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Goddess Hestia


“Hestia, you who tend the holy house of the lord Apollo, the Far-shooter at goodly Pytho, with soft oil dripping ever from your locks, come now into this house, come, having one mind with Zeus the all-wise: draw near, and withal bestow grace upon my song.” 

 Homeric hymn 24, To Hestia


ORIGIN: Greece

 Hestia is the Goddess of hearth fire and the residing spirit of the home. Although typically described as a Goddess of the hearth, Hestia is technically the Goddess of the fire in the hearth: contained, controlled, ritual fire.  She also presided over the cooking of bread and the preparation of the family meal. Hestia was worshiped in the home and every city and town had an official sacred hearth where She was tended and venerated.

 Hestia is always the first of the Oympian Deities invoked.  The first part of every sacrifice was offered to Her.  She bears a reputation as the kindest of all Olympian spirits.  She protects the inhabitants of homes, enforces hospitality, and may be invoked for fire safety.  She is a benevolent Deity, quiet, humble and modest, but exceptionally powerful. Hestia is an archetype of inner centeredness

  There are not too many myths about Hestia.  Both Apollo and Poseidon sought to marry or at least romance Her, but She turned both down, vowing to remain solitary and autonomous.  Hestia is so powerful that both these notorious Goddess ravishers graciously took “no” for an answer.  In myth Hestia was the first born child of Kronos and Rhea who was swallowed by her father at birth. Zeus later forced the old Titan to disgorge Hestia and her siblings. As the first to be swallowed she was also the last to be disgorged, and so was named as both the eldest and youngest of the six Kronides.  There were only twelve thrones on Olympus, so when Dionysus was incorporated into the pantheon, there was no seat for him.  Hestia graciously rose and sat beside the hearth, where she is happiest, giving her throne to Dionysus.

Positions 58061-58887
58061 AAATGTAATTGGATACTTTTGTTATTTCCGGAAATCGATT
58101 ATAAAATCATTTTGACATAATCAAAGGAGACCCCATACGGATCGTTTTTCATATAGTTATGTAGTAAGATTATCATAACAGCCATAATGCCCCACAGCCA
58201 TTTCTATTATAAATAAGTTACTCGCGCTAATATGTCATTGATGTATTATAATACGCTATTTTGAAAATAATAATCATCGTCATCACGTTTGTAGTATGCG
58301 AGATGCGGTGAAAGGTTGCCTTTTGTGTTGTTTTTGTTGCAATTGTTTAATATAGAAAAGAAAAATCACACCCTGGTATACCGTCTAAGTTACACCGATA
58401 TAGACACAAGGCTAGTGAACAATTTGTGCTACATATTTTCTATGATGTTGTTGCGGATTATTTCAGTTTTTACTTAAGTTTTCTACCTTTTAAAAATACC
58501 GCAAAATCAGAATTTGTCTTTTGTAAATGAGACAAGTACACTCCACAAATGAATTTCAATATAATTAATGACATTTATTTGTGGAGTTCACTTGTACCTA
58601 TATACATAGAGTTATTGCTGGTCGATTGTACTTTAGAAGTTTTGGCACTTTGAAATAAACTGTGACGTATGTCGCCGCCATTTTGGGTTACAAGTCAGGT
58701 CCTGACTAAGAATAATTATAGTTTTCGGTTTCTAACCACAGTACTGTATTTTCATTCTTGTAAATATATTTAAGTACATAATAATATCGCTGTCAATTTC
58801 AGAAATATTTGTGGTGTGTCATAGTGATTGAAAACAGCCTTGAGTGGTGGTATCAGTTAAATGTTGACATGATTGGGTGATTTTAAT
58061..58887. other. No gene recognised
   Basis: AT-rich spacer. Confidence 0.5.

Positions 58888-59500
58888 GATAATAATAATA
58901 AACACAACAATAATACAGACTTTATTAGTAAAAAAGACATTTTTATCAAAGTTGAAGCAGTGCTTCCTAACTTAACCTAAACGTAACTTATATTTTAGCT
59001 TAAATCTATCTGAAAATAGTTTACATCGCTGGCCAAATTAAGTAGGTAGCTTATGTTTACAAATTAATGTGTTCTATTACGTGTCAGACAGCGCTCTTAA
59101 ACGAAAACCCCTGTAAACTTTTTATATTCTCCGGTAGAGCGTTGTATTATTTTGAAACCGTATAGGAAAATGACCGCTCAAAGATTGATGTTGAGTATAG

Hestia is venerated beside the hearth, stove, or other major source of fire.  The hearth in each home was the central place around which family members gathered. When a family member left their home to begin a new family, a parcel of fire was taken from the family home to begin the new home fire--symbolizing the continuity of family through the perpetual flame. 

 Hestia’s fire is never permitted to go out except in ritual.  It must then be ritually re-lit.  Offerings to Hestia may be respectfully placed directly into her flames.

 ICONOGRAPHY:  A gracious, regal, modestly dressed mature woman wearing a veil.


 PLANT:  Chaste Tree




Theoi Greek Mythology

Encyclopedia of Sprits – Judika Illes